This is an issue that has come up repeatedly over the course of the past six months, most recently at the first ever meeting of the so-called BRICs [Britain, Russia, India and China], and I sense that there is a certain ambivalence about this issue. On the one hand there is a desire to move toward a world that’s less reliant upon the dollar as a reserve currency, towards a more equitable world, a world in which power is shared across different actors. At the same time, a country like China which holds so much of its reserves in dollar assets and holds so much U.S. debt is quite reluctant to move down the road of potentially causing a devaluation of the dollar. Right now it’s more talk than action, although I would say that over the course of the next decade, it’s hard for me to imagine that the euro and perhaps also the yuan will not take their place alongside the U.S. dollar as a global reserve currencies.

There wasn’t much talk in L’Aquila about some of the issues that really concern the United States, such as the continuing conflict in Afghanistan. The Iran nuclear issue came up but nothing was said to make much headlines. Does this indicate that the U.S. agenda is not always the world’s agenda?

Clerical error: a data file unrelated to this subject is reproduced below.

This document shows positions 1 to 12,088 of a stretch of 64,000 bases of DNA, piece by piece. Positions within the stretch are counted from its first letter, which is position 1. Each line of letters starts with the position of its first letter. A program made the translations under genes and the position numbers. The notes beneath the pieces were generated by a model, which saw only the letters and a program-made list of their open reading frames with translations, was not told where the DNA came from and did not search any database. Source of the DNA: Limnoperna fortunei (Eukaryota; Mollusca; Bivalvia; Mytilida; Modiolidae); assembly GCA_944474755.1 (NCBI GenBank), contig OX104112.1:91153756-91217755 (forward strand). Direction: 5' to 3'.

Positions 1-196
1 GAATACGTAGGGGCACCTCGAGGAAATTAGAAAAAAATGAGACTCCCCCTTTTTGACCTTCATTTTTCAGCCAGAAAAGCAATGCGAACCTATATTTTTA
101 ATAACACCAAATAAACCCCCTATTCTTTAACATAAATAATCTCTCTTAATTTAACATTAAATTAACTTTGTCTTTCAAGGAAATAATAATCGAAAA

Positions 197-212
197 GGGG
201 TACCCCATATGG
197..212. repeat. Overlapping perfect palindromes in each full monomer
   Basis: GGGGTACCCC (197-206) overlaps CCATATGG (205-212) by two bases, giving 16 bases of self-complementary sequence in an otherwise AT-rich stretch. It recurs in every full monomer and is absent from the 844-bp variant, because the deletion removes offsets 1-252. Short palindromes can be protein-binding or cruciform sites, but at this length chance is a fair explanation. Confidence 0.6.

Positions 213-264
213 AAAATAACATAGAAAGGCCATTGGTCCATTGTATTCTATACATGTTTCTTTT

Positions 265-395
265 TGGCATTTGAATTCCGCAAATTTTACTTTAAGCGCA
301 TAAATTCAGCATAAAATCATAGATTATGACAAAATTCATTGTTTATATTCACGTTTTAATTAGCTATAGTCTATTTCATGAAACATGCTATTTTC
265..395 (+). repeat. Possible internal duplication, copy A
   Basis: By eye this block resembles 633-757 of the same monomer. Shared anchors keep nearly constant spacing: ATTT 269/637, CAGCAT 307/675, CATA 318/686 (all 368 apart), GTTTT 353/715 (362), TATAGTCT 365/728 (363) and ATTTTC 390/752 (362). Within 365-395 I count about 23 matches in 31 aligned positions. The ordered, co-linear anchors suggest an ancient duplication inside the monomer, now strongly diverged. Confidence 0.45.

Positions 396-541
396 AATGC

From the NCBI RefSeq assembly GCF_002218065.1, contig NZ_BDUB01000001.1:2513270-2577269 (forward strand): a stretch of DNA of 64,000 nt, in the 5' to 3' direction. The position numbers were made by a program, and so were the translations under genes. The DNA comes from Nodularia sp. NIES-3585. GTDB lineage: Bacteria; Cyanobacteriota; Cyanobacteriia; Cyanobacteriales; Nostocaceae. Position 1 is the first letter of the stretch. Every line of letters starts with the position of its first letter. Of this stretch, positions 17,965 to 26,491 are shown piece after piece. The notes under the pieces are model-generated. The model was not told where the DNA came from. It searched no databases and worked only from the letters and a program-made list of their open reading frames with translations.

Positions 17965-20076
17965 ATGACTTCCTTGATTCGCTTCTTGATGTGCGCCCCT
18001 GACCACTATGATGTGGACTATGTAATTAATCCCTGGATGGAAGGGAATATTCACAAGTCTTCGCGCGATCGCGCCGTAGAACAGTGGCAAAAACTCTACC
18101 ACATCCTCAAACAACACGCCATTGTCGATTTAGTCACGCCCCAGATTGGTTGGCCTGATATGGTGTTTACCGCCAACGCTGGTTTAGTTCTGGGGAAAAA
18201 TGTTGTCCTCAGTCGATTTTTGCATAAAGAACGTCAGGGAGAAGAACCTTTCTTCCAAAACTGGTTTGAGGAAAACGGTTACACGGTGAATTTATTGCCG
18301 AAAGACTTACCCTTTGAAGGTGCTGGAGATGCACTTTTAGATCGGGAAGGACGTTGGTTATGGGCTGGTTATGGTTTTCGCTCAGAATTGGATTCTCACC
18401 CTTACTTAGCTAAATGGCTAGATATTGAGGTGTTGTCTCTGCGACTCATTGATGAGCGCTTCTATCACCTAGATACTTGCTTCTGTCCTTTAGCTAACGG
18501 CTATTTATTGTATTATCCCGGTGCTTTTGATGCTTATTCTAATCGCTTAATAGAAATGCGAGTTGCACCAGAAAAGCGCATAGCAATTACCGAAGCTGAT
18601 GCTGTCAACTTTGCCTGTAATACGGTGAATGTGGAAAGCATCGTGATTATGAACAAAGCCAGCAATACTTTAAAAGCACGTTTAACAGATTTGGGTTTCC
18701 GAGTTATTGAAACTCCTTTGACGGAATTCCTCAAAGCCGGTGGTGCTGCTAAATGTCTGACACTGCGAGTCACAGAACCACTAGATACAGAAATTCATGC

It’s reflective of the fact that there are now more cooks in the kitchen than there used to be. And it’s also in part a function of the forum, in that Afghanistan and Iran to some extent got more attention during Obama’s April trip to Europe for the NATO Summit. There was a broader discussion about European contributions to Afghanistan then. The G8 historically has tended to focus on softer issues, on the environment, on economic assistance to the developing world, on global growth. I’m not surprised that a lot of attention wasn’t put on issues of hard security.

It was announced that the Security Council’s permanent five members, plus Germany, would meet at the United Nations in September to discuss where they stood with the offer to Iran to get into a new round of negotiations and to draw the consequences if there was no progress. What do you think actually will happen?

Obviously this issue has been forced by the troubled elections in Iran and there is ambiguity about whether the outreach to Tehran should continue, and if the outreach continues, is this a government that is ready to do business with the United States? If the answer to either of those questions is "no," that is to say "no, we shouldn’t engage Iran" or, "no, if we do engage they won’t reciprocate" then we will be in a difficult moment diplomatically because Obama will want to move expeditiously toward tighter sanctions and a more confrontational policy and garnering unanimity for that policy in the Security Council will be no easy task. In the backdrop to all of this will be this growing disquiet in Israel about Iran’s nuclear program and concern about the possibility of military action.